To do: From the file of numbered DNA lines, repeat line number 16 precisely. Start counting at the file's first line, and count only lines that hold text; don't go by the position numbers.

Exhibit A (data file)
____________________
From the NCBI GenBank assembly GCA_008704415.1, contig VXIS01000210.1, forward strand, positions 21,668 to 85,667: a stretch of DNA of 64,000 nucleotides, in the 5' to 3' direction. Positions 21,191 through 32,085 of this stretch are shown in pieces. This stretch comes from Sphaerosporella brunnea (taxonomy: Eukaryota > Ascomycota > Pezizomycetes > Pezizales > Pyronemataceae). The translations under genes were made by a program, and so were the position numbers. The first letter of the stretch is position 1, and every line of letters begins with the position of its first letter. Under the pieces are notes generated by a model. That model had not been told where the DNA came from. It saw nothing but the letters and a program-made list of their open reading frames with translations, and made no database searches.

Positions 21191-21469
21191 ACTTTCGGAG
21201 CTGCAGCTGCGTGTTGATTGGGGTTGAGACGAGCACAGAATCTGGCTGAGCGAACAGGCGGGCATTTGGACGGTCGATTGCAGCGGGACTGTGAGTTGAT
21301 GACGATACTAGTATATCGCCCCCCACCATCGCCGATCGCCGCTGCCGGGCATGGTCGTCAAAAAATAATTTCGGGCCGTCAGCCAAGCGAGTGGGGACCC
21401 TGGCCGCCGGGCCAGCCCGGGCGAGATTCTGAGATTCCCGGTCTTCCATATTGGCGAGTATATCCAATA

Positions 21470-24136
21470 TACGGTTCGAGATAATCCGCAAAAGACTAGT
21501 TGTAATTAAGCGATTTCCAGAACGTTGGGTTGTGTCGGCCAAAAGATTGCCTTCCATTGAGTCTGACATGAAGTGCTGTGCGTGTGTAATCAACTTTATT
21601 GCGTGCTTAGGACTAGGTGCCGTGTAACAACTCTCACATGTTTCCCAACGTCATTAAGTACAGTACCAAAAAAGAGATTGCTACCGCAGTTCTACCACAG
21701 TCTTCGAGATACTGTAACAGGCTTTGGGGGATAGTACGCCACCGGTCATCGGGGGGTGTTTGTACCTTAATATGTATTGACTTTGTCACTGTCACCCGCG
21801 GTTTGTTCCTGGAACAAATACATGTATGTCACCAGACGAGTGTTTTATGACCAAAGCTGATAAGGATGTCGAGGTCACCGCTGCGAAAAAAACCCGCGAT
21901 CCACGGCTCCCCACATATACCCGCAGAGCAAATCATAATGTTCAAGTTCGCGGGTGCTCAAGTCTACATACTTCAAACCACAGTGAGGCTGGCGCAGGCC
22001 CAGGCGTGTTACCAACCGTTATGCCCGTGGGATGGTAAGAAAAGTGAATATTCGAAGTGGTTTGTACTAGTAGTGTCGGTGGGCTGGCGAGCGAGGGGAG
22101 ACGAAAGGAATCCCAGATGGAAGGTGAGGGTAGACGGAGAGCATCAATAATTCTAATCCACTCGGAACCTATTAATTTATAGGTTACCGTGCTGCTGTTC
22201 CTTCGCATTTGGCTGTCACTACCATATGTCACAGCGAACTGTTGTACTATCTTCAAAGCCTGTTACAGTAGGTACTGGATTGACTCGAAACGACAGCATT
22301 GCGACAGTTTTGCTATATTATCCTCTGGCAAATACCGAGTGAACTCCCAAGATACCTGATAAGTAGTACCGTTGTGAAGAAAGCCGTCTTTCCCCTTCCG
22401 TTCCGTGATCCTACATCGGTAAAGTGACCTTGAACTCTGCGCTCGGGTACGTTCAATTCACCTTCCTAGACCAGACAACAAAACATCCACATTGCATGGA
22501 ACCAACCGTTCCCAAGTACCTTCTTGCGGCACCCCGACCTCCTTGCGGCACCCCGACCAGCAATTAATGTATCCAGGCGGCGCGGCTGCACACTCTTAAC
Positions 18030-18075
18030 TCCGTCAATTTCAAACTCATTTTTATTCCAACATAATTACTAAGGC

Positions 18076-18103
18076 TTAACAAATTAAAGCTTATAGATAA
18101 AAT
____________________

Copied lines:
22201 CTTCGCATTTGGCTGTCACTACCATATGTCACAGCGAACTGTTGTACTATCTTCAAAGCCTGTTACAGTAGGTACTGGATTGACTCGAAACGACAGCATT